Mercy's leaders hope that the Mercy Ambulatory Center will be one concrete way their facility can live out Catherine McAuley's dream in the 21st century. They hope not only to provide care to vulnerable members of racial and ethnic minorities, but also, by taking that care directly to minority people, to begin regaining their trust in the health care system.

Mercy's clinic project is still young; building trust among members of the West Philadelphia community will take time. Still, the leaders of Mercy Hospital of Philadelphia are convinced they are on the right track. They believe that if other Catholic hospitals will adopt Mercy's paradigm, they will go a long way toward fostering a new sense of trust between minority communities and the medical establishment. This new sense of trust would be based on treating all people with dignity and respect, which is the cornerstone of Catholic health care in the United States.


  1. Committee on Understanding and Eliminating Racial and Ethnic Disparities in Health Care, Institute of Medicine, Unequal Treatment: Confronting Racial and Ethnic Disparities in Health Care, Washington, DC, National Academy Press, March 2002.
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  11. Centers for Disease Control and Prevention, National Diabetes Fact Sheet, Atlanta, 2006 (www.cdc.gov/diabetes/pubs/estimates05.htm).
  12. Centers for Disease Control.
  13. Centers for Disease Control.
  14. Centers for Disease Control and Prevention, "Diabetes: Disabling, Deadly, and on the Rise: At a Glance 2006," July 10, 2006, pp. 1-6 (www.cdc.gov /nccdphp/publications/aag/ddt.htm).
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  18. Yanovski and Yanovski.
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  20. Salinsky and Scott, p. 10.
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  22. D. Satcher, "Our Commitment to Eliminate Racial and Ethnic Health Disparities," Yale Journal of Health Policy, Law, and Ethics, vol.1, no. 1, Spring 2001, pp. 1-14.
  23. National Commission for the Protection of Human Subjects of Biomedical and Behavioral Research, The Belmont Report: Ethical Principles and Guidelines for the Protection of Human Subjects of Research, U.S. Government Printing Office, Washington, DC, 1979, p. B-1.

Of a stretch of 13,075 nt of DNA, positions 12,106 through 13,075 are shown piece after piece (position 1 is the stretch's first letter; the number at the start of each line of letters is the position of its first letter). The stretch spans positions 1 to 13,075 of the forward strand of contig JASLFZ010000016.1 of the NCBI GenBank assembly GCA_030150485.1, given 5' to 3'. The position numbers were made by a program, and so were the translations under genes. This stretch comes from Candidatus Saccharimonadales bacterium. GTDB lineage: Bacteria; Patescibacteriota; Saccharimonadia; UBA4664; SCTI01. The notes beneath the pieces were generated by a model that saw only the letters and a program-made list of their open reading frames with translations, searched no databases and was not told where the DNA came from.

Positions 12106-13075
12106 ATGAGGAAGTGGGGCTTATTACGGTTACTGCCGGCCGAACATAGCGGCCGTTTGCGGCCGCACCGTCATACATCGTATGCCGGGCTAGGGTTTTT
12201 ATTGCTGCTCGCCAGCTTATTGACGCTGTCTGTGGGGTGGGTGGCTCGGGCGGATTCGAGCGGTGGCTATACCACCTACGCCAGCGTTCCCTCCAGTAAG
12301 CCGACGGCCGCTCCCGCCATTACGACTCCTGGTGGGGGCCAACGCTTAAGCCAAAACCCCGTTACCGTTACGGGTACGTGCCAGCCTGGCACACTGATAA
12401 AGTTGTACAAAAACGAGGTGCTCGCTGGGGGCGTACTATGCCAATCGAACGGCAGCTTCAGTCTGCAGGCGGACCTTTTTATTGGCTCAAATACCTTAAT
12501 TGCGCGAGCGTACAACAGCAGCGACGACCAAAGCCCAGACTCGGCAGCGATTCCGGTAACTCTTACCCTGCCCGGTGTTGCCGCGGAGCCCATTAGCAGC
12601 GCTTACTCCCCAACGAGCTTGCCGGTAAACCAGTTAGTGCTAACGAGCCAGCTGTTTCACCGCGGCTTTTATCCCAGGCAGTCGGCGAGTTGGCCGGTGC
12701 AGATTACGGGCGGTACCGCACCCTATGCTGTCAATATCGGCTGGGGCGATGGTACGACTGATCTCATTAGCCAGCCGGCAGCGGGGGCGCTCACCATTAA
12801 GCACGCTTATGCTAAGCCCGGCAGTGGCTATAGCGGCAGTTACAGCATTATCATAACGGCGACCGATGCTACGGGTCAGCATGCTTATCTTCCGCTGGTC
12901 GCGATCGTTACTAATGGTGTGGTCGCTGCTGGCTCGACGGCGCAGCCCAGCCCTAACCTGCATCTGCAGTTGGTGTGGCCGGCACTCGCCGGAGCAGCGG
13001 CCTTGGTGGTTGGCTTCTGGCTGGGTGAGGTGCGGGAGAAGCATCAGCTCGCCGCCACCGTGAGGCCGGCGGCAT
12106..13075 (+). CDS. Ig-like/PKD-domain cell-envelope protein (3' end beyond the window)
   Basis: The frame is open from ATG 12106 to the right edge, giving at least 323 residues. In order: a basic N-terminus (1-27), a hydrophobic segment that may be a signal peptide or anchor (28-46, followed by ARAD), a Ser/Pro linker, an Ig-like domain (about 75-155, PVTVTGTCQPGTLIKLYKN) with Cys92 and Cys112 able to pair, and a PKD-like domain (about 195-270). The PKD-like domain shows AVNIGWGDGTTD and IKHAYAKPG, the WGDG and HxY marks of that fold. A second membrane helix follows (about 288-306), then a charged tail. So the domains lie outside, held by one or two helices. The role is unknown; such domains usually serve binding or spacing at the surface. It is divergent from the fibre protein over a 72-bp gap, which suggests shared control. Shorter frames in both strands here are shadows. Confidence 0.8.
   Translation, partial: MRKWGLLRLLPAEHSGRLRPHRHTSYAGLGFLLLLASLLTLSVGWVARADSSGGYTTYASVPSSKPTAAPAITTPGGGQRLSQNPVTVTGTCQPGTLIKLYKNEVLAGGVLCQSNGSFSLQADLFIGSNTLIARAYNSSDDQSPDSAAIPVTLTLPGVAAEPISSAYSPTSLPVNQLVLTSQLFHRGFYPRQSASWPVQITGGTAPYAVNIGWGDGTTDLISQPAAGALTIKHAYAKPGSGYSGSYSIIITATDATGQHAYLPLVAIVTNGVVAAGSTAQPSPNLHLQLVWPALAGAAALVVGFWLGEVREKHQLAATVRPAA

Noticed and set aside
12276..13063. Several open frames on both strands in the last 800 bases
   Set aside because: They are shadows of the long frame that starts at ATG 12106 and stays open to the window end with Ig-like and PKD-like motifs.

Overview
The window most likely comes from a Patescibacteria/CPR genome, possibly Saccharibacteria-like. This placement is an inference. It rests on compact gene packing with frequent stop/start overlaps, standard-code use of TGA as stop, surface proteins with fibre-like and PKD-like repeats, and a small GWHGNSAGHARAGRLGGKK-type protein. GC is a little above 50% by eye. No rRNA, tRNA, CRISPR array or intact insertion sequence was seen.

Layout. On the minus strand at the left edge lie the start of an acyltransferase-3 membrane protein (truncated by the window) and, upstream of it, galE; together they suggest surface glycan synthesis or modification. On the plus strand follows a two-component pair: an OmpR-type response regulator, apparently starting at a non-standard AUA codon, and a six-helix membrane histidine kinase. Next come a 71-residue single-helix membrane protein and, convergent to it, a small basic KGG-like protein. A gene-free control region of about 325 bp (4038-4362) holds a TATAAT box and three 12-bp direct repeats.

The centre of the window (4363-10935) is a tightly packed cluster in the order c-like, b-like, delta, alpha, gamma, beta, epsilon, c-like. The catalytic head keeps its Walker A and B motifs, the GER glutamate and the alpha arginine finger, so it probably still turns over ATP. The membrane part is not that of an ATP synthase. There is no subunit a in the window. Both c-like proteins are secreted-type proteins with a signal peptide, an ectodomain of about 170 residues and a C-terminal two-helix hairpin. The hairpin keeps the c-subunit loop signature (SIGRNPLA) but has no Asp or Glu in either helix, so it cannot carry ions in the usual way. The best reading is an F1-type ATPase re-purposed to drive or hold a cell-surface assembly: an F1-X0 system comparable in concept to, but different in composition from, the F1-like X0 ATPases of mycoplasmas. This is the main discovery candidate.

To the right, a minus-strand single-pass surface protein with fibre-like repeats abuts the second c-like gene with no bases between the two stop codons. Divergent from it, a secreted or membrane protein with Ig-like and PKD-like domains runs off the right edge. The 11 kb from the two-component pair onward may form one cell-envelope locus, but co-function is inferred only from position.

24. E. D. Pellegrino and D. C. Thomasma, A Philosophical Basis of Medical Practice: Toward a Philosophy and Ethic of the Healing Professions, Oxford University Press, New York City, 1981, p. 213.
  25. Committee on Understanding, p. 2.
  26. Frist, p. 446.
  27. Corbie-Smith, et al., p. 2,460.
  28. See P. Clark, "Prejudice and the Medical Profession," Health Progress, September-October 2003, pp. 12-23.
  29. M. Lillie-Blanton, O. Rushing, and S. Ruiz, Key Facts: Race, Ethnicity, and Medical Care, Henry J. Kaiser Family Foundation, Menlo Park, CA, June 2003, p. 9.
  30. Frist. See also U.S. Department of Heath and Human Services, "Progress Review: Cancer," Washington, DC, December 22, 2004 (www.healthy people.gov/document/html/volume1/03cancer.htm).
  31. Frist. See also U.S. Department of Health and Human Services, "Progress Review: HIV," August 4, 2003, (www.healthypeople.gov/document/html/ volume1/13hiv.htm) and "Progress Review: Diabetes," December 18, 2002 (www.healthypeople.gov/data/2010prog/focus05/), Washington, DC.
  32. Frist. See also U.S. Centers for Disease Control and Prevention, "Diabetes: Disabling, Deadly, and on the Rise," Atlanta, 2006 (www.cdc. gov/nccdphp/publications/aag/ddt.htm).
  33. R. Smith-Bindman, et al., "Does Utilization of Screening Mammography Explain Racial and Ethnic Differences in Breast Cancer?," Annals of Internal Medicine, vol. 144, no. 8, April 18, 2006, pp. 541-553.
  34. J. Ghassemi, "Not Just Black and White: New Efforts Look More Deeply into Racial Comparisons of Health Care," Washington Post, July 24, 2006, p. HEO1 (www.washingtonpost.com/wp-dyn/content/article/ 2006/07/24/AR2006072400793.html).
  35. Pope John Paul II, "Do Not Leave to the Poor the Crumbs of Your Feast," October 2, 1979, The Pope Speaks, vol. 24, no. 4, Winter 1979, p. 314.
  36. M. J. Borg, Meeting Jesus Again for the First Time: The Historical Jesus and the Heart of Contemporary Faith, HarperCollins, New York City, 1994, p. 48.
  37. Borg, p. 49.
  38. J. Sobrino, The Principle of Mercy: Taking the Crucified People from the Cross, Orbis Press, New York City, 1994, p. 37.
  39. J. Bernadin, Making the Case for Not-for-Profit Healthcare, Catholic Health Association, St. Louis, 1995, p. 6.
  40. Bernardin, p. 7.
  41. U.S. Conference of Catholic Bishops, p. 9.
  42. Frist, p. 447.
  43. M. I. Neumann, ed., The Letters of Catherine McAuley: 1827-1841, Helicon Press, Inc, Baltimore, 1969, p. 142.
  44. Institute of the Sisters of Mercy of the Americas, "Introduction to the Institute Justice Ministry: Purpose Statement," 2005 (www.sistersofmercy. org/index.php?option=com_content&task+blogcategory&id=64+itemid=80).


Copyright © 2007 by the Catholic Health Association of the United States
For reprint permission, contact Betty Crosby or call (314) 253-3477.

Regaining Minorities' Trust

Copyright © 2007 by the Catholic Health Association of the United States

For reprint permission, contact Betty Crosby or call (314) 253-3490.